ROCKY MOUNTAIN PUBLISHING 825 Laporte Avenue, Fort Collins, CO 80521 Voice 221-9210 Fax 221-8556 email@example.com www.RMParent.com Rocky Mountain Parent magazine is published monthly by Rocky Mountain Publishing, Inc. Publication of this paper does not consitute an endorsement of the products or services advertised. RMP reserves the right to refuse any advertisement for any reason. The opinions expressed by contributors or writers do not necessarily reflect the opinions of Rocky Mountain Publishing. ©2017 Rocky Mountain Publishing, Inc. All rights reserved. Reproduction without express written permission is prohibited.
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Making merry, making meaning Creating family traditions during the holiday season LY N N U. N I C H O L S
or most of us, holidays are steeped with rituals that define who we are as a family and bring us together. Take a moment to consider your holiday traditions. Which ones bring true meaning and joy and which feel like you are doing them simply to go through the motions? Consider introducing some fresh ideas to spruce up your celebrations this year. It doesn’t matter how big or small, traditions help ground us as a family, and bring comfort and joy. INCLUDE THE KIDS IN CREATING NEW TRADITIONS Set up a family meeting prior to the holidays to discuss how each member would like to see things carried out. When deciding which traditions to keep and which to toss, consider these questions: Are your current rituals working for both you and your kids? Is obligation or commercialism defining how you spend your holidays? What values and ideas do you want to honor within your family? Keep the established things that work and add new activities for spice. Figure out how to get everyone’s top wishes and negotiate the rest. AVOIDING COMMON MISTAKES Changing traditions brought in from our family-of-origin can bring up feelings of loss. Some relatives won’t understand and may pressure you to conform to the old ways. If that happens, let your relatives know up front that you care about their feelings and will honor some of their wishes, but that it’s important for you to establish your own traditions with your spouse and kids. Going along with something just because it’s the way it has always been can create resentments. Holidays are supposed to be fun, 8
but people often feel stressed-out around the holidays, mostly because they fear they’ll let someone down or that their holiday won’t match some perfect image. Holidays also are challenging when there has been a divorce or death in the family. While switching gears after a loss is hard, it’s also a chance to reinvent the holidays. When making new traditions, ease into it by incorporating pieces of the old traditions. Be flexible, and try to make plans based on what brings joy rather than what’s expected. MAKE A RITUAL OF GIVING Giving is never more on our minds than during the holiday season. It is a time when families and friends come together to share not only gifts, but also themselves with each other. Kids may be focused on their Santa wish list, but don’t be fooled. They are also soaking in the magic of the season—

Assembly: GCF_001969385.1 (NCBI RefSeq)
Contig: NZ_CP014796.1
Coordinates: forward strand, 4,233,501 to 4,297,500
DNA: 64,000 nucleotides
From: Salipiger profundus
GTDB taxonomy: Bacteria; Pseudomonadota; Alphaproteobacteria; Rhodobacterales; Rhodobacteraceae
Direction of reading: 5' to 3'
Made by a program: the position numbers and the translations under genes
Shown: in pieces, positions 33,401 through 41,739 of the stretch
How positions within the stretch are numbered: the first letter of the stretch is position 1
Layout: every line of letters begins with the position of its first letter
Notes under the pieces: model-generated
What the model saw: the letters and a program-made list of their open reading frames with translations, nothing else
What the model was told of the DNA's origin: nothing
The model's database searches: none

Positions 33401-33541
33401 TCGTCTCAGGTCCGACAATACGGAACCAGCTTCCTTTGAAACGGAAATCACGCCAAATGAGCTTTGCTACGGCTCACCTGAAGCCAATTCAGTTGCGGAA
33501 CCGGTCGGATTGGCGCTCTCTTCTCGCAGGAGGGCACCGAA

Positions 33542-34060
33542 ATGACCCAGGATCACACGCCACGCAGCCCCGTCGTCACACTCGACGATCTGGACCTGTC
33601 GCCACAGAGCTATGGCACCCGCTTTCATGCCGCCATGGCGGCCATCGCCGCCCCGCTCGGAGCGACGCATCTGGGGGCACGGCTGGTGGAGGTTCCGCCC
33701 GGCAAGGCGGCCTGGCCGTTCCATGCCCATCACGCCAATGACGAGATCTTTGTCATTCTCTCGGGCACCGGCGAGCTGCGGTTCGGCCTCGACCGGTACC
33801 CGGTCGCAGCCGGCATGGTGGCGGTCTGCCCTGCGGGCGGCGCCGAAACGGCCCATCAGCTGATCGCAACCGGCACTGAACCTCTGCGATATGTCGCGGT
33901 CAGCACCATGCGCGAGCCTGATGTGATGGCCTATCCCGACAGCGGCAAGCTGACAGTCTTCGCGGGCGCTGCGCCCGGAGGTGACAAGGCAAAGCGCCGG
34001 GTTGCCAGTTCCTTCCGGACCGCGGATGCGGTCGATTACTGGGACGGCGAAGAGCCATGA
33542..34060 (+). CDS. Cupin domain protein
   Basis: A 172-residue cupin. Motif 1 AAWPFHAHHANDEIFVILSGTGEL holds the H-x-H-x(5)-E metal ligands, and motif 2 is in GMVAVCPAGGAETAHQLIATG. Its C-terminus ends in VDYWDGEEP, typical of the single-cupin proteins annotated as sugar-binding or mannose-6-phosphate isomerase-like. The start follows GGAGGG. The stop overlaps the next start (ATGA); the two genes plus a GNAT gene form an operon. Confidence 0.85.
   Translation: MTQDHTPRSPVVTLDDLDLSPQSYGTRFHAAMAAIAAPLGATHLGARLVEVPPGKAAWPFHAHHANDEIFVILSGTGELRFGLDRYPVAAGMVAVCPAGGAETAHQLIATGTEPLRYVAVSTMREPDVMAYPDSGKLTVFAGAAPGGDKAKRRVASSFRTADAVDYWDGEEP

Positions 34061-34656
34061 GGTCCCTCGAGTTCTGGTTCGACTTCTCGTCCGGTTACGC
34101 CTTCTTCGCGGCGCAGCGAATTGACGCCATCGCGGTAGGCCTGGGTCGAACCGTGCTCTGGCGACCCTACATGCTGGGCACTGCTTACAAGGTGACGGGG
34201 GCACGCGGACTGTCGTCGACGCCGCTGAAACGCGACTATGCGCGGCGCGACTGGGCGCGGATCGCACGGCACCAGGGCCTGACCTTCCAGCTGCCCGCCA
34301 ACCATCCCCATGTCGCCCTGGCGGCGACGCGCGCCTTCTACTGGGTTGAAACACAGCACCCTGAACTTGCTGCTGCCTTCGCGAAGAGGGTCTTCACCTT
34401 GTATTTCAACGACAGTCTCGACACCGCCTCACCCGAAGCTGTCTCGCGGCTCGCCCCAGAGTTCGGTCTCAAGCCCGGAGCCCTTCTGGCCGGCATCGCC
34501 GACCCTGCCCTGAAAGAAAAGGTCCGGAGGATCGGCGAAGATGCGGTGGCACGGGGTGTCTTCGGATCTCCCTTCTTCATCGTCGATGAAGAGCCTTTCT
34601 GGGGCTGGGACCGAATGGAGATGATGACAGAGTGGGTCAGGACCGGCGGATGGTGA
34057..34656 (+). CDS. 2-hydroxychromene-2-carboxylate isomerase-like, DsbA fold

the joy and satisfaction that comes from giving to others. Make traditions around giving. Maybe that means baking cookies for friends, helping to hang Christmas lights for an elderly person in the neighborhood, or volunteering at a food bank or local shelter. Giving is an important part of life. When we give, we feel good. We are social creatures by nature. If someone appreciates us, we feel joy. Giving improves self-esteem and self-image. All kids get in trouble or do something wrong at times, and they may harbor feelings of being bad at some level. But when they give or are kind, they gain some of that back. It helps them think, ‘I am a good person after all.’ When we feel good about ourselves we want to share that goodness with others. And that’s a feeling we want our kids to have all year long—not just during the holiday season!
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Have an indoor adventure
Entertaining and learning breaks for the whole family K ATIE HARRIS
npredictable fall weather is no reason to stop exploring all that northern Colorado has to offer. This month, experience the indoor opportunities the region has to offer for all ages with a visit to a museum, fun center or escape room. For the social studies buff in your family, the Global Village Museum in Fort Collins offers a look into cultures from around the world. The “Life in Istanbul” exhibit explores the recent development of Turkey’s most populous city through the bright, colorful paintings of artist Gabrielle Reeves, a native of Casper, Wyoming who moved to Istanbul in 2011. The temporary exhibit runs through the end of the year and is housed in the Hall Gallery. More than 21 miniature houses and hundreds of miniature folk dolls make up the International Folk Art in Miniatures exhibit. The permanent exhibit, which was donated by founding museum member Jeanne Nash, is housed in the Mundoville Gallery at the museum. The Global Village Museum also features a Hall of International Textiles, including appliqué, batik, cross-stitched, embroidered, beaded and hand-painted wall hangings and textiles; and the Stewart Price Collection of for-sale global items. The museum is open Tuesday through Saturday from 11am-5pm and costs $5/ adults, $3/seniors and students, and $1/ child (ages 3 and under are free). For more information call 970-221-4600 or visit www.globalvillagemuseum.org. Active families will enjoy the endless opportunities the Greeley Family FunPlex has to offer. An impressive indoor water park featuring three slides, a lazy river and a zero depth entry area with a 10